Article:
The Committee then offered, and the Association adopted, resolutions protesting "against such unwarrantable destruction of human life," calling upon state legislatures to revise their abortion laws, and requesting the cooperation of state medical societies "in pressing the subject."9
The committee than pressed that is was “unlawful and unprofessional for any physician to induce abortion or premature labor without the concurrent opinion of at least one respectable consulting physician, and then always with a view to the safety of the child -- if that be possible,"
The Court than states that the old laws against abortion, to paraphrase them brutally, represent the dark ages, and when they were made there was no safe way to do abortion. However: “Modern medical techniques have altered this situation.” It is now “relatively safe.” They then state that it may even be safer than normal birth.
The Court recognized that nowhere in the constitution is there a right to privacy, however, in a string of cases going back to Union Pacific R. Co. v. Botsford, (1891) this right has been inferred and assumed.10
“We, therefore, conclude that the right of personal privacy includes the abortion decision, but that this right is not unqualified, and must be considered against important state interests in regulation.”11
Thus the court had ruled, essentially, that all people had the right to a decent life, as well as a right to privacy. The stating that this right also included the right to “terminate a pregnancy” intimated that the “fetus” was not a person, just a fetus.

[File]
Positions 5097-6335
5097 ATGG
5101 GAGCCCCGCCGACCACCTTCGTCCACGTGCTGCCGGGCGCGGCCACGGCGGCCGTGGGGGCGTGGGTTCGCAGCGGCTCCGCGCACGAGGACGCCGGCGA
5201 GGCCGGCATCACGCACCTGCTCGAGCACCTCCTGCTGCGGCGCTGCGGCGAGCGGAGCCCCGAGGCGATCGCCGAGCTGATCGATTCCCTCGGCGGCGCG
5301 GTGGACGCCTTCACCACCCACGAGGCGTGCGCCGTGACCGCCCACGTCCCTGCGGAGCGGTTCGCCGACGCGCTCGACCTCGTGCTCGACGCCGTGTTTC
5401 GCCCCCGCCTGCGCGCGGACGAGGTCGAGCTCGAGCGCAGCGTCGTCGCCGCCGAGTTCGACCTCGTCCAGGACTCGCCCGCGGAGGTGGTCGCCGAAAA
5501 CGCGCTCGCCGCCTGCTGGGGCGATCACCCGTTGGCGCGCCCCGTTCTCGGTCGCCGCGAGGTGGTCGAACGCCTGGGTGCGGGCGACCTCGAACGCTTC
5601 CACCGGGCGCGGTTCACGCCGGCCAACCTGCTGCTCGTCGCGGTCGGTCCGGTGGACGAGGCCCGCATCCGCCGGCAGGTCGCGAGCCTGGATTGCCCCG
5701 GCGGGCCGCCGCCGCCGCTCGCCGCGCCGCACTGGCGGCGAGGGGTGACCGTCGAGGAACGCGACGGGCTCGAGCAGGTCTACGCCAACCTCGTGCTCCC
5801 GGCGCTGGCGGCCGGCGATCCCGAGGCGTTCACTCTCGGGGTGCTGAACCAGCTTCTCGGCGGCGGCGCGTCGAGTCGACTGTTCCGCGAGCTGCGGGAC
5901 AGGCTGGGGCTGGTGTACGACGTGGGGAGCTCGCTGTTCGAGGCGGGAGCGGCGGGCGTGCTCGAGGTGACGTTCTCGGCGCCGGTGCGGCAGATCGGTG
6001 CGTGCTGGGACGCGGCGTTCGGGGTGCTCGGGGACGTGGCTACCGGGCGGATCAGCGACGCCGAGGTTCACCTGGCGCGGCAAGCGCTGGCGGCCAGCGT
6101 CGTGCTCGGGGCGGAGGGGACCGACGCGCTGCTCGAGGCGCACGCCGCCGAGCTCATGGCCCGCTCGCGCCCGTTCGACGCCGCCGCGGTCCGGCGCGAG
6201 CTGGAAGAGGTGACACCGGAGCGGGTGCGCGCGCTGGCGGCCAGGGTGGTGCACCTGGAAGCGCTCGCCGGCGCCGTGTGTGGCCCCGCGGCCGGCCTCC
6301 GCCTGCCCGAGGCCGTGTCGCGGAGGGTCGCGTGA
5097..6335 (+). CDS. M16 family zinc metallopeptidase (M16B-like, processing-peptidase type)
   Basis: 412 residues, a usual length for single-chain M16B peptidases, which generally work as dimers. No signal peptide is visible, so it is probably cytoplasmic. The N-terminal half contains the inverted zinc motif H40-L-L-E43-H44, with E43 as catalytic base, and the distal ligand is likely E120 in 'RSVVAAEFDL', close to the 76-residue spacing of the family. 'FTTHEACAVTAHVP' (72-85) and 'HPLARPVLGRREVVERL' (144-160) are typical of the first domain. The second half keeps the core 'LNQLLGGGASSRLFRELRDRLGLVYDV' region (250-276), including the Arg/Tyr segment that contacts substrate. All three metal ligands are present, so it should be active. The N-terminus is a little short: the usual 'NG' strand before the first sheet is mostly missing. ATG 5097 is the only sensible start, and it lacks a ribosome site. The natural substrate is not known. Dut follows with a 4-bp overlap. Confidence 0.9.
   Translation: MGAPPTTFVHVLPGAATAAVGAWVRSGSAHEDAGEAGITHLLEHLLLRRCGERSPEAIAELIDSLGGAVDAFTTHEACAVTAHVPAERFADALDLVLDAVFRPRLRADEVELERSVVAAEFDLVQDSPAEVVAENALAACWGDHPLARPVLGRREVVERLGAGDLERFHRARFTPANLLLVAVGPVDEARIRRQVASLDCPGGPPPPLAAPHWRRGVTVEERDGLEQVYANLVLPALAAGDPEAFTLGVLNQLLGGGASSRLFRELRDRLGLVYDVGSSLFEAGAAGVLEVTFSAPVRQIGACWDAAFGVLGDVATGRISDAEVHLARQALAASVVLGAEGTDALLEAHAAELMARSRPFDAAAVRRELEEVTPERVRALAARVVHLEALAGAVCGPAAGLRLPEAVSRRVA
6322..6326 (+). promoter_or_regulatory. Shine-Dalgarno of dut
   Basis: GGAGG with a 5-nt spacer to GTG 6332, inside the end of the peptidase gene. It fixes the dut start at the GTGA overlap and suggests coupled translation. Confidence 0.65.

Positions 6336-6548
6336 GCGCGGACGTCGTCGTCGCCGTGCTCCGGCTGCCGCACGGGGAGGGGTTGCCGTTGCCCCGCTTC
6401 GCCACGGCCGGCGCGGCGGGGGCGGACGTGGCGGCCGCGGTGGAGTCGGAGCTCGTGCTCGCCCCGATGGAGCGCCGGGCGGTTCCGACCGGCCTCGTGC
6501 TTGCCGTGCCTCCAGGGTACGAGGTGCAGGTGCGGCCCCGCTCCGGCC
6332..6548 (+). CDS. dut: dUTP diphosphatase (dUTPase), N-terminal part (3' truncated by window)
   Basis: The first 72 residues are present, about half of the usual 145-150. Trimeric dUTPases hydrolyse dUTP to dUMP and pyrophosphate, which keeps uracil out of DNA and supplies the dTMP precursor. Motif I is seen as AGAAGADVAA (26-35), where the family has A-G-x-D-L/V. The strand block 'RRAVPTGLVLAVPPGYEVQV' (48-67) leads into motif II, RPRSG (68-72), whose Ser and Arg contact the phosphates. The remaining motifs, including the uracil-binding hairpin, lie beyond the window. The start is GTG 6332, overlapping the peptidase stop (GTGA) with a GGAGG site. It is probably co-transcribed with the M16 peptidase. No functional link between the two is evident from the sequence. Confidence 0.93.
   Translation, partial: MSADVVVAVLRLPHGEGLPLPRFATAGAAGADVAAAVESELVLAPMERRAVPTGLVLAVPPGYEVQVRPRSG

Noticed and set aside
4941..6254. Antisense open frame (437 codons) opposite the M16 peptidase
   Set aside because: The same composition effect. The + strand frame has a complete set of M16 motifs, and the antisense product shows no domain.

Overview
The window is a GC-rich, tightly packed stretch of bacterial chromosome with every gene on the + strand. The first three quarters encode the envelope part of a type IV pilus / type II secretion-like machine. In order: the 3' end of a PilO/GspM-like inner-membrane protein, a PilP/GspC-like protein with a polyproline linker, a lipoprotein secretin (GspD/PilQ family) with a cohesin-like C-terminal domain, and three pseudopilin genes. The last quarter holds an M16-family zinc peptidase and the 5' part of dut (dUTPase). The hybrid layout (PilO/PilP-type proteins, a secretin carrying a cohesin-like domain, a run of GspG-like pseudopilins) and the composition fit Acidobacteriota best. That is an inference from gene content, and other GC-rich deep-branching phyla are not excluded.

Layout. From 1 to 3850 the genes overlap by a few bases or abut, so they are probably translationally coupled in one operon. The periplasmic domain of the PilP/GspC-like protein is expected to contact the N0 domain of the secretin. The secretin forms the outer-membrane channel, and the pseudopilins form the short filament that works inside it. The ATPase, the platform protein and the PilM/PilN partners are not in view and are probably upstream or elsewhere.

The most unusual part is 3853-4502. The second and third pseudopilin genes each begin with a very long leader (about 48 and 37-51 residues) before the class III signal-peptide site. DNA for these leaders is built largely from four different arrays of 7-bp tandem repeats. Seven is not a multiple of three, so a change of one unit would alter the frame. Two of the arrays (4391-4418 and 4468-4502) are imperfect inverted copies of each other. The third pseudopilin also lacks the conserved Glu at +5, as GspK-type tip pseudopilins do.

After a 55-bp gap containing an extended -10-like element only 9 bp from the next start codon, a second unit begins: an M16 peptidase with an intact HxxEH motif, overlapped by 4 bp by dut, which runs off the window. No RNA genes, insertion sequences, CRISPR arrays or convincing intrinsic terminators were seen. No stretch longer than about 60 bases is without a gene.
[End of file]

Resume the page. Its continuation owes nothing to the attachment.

“If this suggestion of personhood is established, the appellant's case, of course, collapses, for the fetus' right to life would then be guaranteed specifically by the Amendment. The appellant conceded as much on reargument. On the other hand, the appellee conceded that no case could be cited that holds that a fetus is a person within the meaning of the Fourteenth Amendment.
"Section 1 of the Fourteenth Amendment contains three references to "person." …None indicates, with any assurance, that it has any possible pre-natal application.”12
“All this, together with our observation, supra, that, throughout the major portion of the 19th century, prevailing legal abortion practices were far freer than they are today, persuades us that the word "person," as used in the Fourteenth Amendment, does not include the unborn.”13
 I will reply, quoting from the dissenting opinions, in another article.
Through His Strength We Will Conquer,
Andrew C. Abbott

1: Arts. 1191-1194 and 1196 of the State's Penal Code
2: 410 U. S. 116
3: 410 U.S. 120
4: 410 U.S. 121
5: quoted: 410 U.S 122
6: 410 U.S. 127
7: 410 U.S. 232
8: 410 U.S. 241
9: 410 U.S. 242
10: 410 U. S. 152
11: 410 US. 154
12: 410 U.S. 157
13: 410 U.S. 158